Crude oil options volatility jumped to a 12-day high as underlying futures slid 3.4 percent on indications the Federal Reserve will reduce stimulus efforts later this year.
Implied volatility for at-the-money options expiring in August, a measure of expected price swings in futures and a gauge of options prices, was 22.47 percent on the New York Mercantile Exchange as of 2:47 p.m., compared with 18.58 percent yesterday.
“People are trying to protect a losing position,” said Phil Flynn, senior market analyst at Price Futures Group in Chicago. “You had a lot of people on the long side going into this Fed meeting.”
West Texas Intermediate crude for August delivery fell $3.34 to settle at $95.14 a barrel on the Nymex.
Federal Reserve Chairman Bernanke told reporters yesterday that the Fed will probably pare its $85 billion in monthly bond purchasing later in 2013 and end its quantitative easing program altogether around mid-2014. Bernanke said curbs to bond buying hinge on gains in the labor market and a pickup in growth.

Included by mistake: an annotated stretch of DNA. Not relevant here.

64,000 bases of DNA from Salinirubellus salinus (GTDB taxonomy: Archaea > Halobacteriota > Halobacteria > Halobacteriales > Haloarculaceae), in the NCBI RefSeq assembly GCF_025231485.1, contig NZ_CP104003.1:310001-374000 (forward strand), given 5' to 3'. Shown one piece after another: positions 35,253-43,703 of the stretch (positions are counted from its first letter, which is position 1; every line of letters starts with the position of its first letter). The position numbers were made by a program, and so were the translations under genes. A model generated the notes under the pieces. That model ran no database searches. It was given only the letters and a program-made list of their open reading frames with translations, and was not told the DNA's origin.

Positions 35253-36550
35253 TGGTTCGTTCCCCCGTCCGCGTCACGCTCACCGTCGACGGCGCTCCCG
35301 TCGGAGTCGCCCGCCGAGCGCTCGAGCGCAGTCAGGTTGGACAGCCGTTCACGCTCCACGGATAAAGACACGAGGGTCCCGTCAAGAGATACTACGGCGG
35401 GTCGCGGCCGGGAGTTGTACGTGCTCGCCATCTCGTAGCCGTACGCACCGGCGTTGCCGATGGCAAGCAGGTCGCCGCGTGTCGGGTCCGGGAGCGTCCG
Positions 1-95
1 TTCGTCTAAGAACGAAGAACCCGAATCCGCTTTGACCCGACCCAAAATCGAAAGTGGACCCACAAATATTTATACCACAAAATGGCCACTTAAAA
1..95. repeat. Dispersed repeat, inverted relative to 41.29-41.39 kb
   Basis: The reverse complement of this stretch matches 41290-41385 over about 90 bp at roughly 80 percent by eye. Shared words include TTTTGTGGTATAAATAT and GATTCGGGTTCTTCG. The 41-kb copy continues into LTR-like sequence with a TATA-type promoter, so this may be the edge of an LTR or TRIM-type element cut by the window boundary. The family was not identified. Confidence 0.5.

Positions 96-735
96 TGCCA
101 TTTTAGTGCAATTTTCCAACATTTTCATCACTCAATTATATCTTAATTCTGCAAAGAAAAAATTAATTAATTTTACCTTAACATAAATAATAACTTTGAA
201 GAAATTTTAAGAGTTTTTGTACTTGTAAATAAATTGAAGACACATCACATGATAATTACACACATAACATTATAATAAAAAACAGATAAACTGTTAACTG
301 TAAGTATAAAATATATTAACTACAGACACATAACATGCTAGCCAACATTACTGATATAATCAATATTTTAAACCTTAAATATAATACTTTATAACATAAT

The most-active options in electronic trading today were August $90 puts, which gained 59 cents to 86 cents a barrel on volume of 14,158 lots traded at 2:50 p.m. September $85 puts were the second-most active, advancing 47 cents to 82 cents a barrel on volume of 10,110 contracts.
Puts accounted for 65 percent of electronic trading volume. In the prior session, bullish bets accounted for 52 percent of 113,676 contracts.
September $100 calls were the most-active options traded yesterday, with 5,661 contracts changing hands. They fell 10 cents to $2.34 a barrel. August $85 puts were unchanged at 9 cents on volume of 5,365 lots.
Open interest was highest for September $85 puts, with 54,882 contracts. Next were December $105 calls with 36,214 lots and December $80 puts with 35,514.
The exchange distributes real-time data for electronic trading and releases information the next business day on open-outcry volume, where the bulk of options activity occurs.
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